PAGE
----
Some for-profit colleges encouraged fraud: study
WASHINGTON (Reuters) - Government investigators found that for-profit colleges encouraged fraudulent practices and made deceptive statements to prospective students, according to a study released on Tuesday.
Investigators from the Government Accountability Office posed as students and applied for admission at 15 for-profit colleges across the United States. School personnel encouraged GAO staff to falsify financial aid forms, misled them about costs and gave false information about accreditation.
Shares of U.S. education companies fell on news of the report. The S&P 1500 education services sub industry index closed down 4.5 percent, with bellwether Apollo Group finished down 4.9 percent at $44.81 on Nasdaq.
A GAO investigator is due to testify Wednesday before the U.S. Senate Committee on Health, Education, Labor, and Pensions at a hearing on for-profit schools.
The report, without identifying any schools, cited examples where financial aid representatives suggested investigators falsely not report $250,000 of savings, thus making the investigator eligible for federally subsidized loans or grants.
GAO's investigators also found that tuition at the for-profit colleges was "substantially more" than for comparable programs at nearby public colleges, but often misled prospective students about total costs.
The study found that a massage therapy program certificate cost $14,000 at a for-profit college but was just $520 at a local community college.
The Career College Association, an organization of mostly for-profit occupational colleges, said in a statement that the GAO report "is deeply troubling" and vowed to strengthen its members' compliance with regulations.
Its recommendations included expanding compliance training and a voluntary "zero tolerance" standard for employees at member companies. Association members include DeVry Inc, Career Education Corp, ITT Educational Services Inc and Corinthian Colleges Inc.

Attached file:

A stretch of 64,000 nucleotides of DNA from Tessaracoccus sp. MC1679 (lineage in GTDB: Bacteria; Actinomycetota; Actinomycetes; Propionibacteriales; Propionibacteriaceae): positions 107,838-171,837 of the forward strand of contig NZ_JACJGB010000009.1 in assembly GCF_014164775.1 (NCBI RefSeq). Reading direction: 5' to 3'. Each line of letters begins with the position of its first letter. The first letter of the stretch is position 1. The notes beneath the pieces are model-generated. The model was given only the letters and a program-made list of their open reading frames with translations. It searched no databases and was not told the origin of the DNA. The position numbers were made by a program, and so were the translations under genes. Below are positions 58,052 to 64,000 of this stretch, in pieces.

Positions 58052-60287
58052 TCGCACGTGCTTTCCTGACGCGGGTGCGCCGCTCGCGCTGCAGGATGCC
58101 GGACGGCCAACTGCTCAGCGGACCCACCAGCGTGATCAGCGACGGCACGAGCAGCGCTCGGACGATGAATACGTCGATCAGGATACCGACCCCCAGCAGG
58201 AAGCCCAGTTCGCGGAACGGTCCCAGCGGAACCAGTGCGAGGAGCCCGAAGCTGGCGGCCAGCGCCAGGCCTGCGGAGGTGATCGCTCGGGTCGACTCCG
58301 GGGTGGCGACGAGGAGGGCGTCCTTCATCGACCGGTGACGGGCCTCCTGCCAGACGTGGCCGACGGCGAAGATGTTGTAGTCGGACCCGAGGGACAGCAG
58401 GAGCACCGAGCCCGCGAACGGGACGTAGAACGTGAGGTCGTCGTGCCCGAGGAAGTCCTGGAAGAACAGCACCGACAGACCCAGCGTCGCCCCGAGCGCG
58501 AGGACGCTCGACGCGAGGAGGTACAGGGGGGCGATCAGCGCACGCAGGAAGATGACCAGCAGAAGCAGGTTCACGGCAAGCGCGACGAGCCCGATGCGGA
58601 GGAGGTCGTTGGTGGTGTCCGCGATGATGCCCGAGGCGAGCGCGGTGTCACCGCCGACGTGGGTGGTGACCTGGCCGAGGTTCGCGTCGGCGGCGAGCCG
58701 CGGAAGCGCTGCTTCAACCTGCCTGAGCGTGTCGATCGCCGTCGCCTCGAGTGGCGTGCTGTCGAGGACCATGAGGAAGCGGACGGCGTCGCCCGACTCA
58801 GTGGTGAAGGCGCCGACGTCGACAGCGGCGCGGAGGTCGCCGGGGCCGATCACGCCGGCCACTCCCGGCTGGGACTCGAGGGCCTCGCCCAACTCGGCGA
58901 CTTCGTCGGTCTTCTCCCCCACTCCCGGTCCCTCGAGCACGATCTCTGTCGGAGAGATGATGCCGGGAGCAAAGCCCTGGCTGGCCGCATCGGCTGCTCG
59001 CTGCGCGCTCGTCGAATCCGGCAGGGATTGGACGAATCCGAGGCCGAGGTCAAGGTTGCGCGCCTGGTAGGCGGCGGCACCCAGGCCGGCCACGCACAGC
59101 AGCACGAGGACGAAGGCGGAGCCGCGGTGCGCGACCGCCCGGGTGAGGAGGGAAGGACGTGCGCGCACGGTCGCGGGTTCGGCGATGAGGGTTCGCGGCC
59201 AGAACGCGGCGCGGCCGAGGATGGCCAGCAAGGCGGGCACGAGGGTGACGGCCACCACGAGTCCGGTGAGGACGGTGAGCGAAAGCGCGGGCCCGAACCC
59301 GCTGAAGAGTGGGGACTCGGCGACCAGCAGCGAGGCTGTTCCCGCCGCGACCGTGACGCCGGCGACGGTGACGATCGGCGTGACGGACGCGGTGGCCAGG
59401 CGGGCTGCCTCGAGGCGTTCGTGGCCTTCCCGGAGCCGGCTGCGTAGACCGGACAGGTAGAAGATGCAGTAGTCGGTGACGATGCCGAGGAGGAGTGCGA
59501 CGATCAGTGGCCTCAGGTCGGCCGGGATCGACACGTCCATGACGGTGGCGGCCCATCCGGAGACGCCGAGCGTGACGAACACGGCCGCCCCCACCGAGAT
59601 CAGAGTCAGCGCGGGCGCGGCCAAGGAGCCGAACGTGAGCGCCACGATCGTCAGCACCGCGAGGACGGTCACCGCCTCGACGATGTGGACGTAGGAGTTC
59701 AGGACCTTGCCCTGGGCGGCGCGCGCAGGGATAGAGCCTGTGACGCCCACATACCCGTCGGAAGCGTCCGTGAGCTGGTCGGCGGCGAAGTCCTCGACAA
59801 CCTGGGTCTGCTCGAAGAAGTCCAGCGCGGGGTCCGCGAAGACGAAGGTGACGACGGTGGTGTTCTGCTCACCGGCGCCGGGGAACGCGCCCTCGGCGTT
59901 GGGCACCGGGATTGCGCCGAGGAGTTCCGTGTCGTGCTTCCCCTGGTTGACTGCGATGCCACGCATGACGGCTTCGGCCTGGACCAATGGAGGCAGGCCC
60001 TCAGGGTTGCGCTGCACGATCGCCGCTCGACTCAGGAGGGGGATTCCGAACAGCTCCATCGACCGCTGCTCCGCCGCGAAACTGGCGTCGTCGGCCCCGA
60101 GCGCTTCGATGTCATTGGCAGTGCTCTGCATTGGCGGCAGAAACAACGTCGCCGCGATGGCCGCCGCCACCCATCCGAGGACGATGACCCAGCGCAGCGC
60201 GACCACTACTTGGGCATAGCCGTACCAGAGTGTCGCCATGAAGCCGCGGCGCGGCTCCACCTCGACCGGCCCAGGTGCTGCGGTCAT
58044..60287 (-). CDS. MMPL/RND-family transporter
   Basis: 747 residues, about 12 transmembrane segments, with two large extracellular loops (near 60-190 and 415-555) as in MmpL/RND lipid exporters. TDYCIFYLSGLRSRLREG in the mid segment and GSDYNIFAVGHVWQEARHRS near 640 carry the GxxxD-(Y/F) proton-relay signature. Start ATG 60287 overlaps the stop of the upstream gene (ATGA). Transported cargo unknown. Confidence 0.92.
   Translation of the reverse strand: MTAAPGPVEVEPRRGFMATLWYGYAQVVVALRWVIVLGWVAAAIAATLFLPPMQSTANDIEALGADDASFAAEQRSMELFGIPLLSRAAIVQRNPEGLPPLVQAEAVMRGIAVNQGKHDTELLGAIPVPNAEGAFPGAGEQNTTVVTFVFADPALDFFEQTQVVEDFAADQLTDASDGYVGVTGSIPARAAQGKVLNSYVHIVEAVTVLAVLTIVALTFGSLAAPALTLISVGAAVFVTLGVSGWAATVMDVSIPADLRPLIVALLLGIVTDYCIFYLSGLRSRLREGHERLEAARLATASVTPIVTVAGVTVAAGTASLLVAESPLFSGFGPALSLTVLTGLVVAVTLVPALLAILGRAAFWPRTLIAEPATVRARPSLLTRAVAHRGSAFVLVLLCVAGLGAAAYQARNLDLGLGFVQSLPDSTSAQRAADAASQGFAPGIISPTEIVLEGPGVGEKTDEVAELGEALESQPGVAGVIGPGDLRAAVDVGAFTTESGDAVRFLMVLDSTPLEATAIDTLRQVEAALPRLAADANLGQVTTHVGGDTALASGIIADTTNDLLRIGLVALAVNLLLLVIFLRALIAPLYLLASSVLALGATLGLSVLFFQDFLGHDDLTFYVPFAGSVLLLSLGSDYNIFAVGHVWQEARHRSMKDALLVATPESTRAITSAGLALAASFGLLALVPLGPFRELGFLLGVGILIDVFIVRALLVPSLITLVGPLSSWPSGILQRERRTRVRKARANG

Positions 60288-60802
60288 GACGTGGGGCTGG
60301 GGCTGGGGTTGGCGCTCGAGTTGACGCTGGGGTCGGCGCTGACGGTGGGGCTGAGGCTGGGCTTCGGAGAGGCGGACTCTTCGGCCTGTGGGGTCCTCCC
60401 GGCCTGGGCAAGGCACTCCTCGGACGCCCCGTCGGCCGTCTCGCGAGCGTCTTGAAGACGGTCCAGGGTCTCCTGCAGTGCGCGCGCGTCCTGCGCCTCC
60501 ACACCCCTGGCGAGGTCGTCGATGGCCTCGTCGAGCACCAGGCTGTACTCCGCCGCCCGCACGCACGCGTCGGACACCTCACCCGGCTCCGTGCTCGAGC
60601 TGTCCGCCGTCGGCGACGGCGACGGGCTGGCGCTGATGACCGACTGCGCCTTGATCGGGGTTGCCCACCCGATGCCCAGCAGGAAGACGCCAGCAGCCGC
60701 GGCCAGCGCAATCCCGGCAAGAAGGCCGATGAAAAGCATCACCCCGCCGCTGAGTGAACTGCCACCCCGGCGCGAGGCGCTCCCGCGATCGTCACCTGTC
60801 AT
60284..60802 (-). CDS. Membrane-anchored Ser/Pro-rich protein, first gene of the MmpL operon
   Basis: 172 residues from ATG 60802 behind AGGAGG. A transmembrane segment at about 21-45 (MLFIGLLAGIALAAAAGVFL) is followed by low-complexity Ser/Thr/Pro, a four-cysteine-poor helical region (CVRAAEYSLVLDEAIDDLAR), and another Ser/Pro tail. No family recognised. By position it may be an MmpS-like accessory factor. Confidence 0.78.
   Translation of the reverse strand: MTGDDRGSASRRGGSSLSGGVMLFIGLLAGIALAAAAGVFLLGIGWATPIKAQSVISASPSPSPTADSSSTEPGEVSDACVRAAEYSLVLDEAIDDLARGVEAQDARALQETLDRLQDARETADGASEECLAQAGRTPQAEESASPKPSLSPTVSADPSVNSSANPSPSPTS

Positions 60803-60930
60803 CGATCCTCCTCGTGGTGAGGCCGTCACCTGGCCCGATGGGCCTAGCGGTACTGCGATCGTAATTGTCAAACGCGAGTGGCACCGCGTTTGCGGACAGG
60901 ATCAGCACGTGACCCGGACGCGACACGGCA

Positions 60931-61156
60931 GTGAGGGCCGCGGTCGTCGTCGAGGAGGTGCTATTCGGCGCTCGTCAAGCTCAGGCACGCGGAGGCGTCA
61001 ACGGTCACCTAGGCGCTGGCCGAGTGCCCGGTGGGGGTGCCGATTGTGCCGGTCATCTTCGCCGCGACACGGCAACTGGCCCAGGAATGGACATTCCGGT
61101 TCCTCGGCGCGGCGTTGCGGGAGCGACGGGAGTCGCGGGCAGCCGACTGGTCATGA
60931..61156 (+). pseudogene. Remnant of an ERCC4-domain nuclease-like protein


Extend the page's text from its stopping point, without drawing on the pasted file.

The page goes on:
Investigators found that on average, tuition for an associate's degree was between 6 and 13 times as much at a for-profit school than at a nearby public college. The average of the for-profit schools investigated was $33,467, compared to just over $4,000 for public schools.
A bachelor's degree at a for-profit college averaged $55,000, almost twice as expensive as local public institutions.
A spokesman for the Apollo Group, which includes the University of Phoenix, said the company had not been informed whether or not its schools were involved in the study, but it took very seriously the issues raised by the GAO. "We have clear policies in place to protect students."
The GAO findings add to pressure the industry, which has already faced a crackdown by the Obama administration.
The U.S. Department of Education proposed rules on July 22 that would force for-profit schools to show their former students are either paying off their loans or are capable of doing so.
The rules would limit access to federal loans for schools where more than 65 percent of former students fail to pay the principal on federal loans and had education debt that was more than 30 percent of discretionary income and 12 percent of total income.
(Reporting by Emma Ashburn; Editing by Susan Heavey, Steve Orlofsky and Tim Dobbyn)
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